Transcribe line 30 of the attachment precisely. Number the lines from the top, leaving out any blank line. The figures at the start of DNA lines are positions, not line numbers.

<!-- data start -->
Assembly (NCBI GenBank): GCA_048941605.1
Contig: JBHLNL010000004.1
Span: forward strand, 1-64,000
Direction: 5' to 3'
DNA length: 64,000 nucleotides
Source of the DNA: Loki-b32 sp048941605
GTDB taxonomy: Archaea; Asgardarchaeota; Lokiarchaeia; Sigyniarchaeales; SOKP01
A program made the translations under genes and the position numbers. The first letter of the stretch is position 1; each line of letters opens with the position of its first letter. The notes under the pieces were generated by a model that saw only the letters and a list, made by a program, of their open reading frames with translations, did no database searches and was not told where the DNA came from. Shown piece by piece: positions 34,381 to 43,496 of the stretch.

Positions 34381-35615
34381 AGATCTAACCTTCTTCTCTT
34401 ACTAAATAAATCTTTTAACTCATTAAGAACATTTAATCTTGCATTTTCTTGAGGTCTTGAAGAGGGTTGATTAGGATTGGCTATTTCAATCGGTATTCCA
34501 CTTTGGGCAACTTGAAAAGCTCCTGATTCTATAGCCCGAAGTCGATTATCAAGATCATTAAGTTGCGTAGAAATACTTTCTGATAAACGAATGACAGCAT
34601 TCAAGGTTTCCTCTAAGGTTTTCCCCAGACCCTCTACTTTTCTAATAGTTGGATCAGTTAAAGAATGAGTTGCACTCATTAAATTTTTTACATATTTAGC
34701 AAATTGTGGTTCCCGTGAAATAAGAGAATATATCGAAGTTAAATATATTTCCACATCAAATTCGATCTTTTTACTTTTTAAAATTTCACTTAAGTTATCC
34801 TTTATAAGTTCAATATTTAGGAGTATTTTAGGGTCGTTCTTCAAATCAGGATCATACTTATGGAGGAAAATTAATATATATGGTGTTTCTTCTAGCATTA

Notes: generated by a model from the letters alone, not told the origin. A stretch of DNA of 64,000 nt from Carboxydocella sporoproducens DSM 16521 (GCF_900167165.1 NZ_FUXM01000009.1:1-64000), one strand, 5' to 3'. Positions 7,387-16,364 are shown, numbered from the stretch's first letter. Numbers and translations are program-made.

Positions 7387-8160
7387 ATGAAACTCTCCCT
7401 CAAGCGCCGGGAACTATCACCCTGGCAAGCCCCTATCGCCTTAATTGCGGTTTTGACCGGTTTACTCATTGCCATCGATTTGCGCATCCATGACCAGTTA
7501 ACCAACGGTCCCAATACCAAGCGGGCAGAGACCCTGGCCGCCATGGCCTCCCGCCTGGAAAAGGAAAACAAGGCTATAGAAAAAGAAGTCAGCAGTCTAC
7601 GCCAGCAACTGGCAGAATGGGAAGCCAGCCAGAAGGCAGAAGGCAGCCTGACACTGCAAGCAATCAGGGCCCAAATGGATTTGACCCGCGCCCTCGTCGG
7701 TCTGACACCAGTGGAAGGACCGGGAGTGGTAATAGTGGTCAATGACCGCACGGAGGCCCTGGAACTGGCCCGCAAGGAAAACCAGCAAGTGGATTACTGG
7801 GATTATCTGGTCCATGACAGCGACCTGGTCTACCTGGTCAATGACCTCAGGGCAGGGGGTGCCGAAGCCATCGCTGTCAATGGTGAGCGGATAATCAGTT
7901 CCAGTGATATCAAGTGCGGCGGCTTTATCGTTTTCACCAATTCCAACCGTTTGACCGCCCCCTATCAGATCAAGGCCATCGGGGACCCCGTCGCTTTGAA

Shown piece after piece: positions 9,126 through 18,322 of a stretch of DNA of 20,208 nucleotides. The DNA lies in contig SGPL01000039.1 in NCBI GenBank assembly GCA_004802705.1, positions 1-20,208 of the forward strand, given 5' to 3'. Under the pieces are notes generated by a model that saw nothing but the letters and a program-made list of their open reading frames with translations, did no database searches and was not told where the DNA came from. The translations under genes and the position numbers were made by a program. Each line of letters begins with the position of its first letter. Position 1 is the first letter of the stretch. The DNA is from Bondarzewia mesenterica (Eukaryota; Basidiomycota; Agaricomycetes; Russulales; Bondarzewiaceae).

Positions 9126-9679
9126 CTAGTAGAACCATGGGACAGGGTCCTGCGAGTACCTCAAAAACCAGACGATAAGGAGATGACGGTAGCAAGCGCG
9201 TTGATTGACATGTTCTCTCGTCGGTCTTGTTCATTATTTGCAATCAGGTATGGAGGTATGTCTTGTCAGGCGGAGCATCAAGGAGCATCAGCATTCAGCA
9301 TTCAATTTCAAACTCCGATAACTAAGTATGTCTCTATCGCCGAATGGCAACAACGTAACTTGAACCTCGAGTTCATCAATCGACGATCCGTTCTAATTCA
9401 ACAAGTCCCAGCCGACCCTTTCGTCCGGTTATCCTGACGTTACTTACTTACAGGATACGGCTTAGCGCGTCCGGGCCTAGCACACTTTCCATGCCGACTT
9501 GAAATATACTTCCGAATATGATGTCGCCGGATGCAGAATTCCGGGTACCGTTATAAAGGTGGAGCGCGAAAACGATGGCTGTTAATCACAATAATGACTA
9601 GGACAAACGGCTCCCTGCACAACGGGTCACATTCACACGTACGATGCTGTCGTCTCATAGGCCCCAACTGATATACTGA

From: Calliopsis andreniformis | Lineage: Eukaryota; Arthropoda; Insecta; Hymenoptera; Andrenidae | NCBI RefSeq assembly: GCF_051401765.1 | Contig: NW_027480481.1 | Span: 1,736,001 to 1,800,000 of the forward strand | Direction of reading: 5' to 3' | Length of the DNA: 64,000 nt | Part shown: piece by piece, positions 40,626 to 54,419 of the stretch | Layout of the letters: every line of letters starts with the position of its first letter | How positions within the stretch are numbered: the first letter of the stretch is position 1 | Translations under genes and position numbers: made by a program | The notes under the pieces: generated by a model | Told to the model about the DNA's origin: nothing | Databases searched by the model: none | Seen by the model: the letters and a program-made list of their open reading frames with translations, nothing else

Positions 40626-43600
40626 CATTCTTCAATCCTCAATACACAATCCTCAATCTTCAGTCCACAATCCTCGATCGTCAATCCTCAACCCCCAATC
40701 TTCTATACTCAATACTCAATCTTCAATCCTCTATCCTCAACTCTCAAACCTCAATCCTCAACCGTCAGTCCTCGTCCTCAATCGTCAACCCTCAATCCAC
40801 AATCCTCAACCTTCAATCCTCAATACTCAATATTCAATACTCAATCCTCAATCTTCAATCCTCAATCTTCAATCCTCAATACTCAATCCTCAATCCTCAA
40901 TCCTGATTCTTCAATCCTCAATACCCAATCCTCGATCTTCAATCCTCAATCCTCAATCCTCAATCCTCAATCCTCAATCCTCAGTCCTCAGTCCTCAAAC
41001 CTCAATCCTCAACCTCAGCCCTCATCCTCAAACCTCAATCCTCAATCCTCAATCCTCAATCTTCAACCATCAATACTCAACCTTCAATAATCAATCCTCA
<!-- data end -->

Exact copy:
9401 ACAAGTCCCAGCCGACCCTTTCGTCCGGTTATCCTGACGTTACTTACTTACAGGATACGGCTTAGCGCGTCCGGGCCTAGCACACTTTCCATGCCGACTT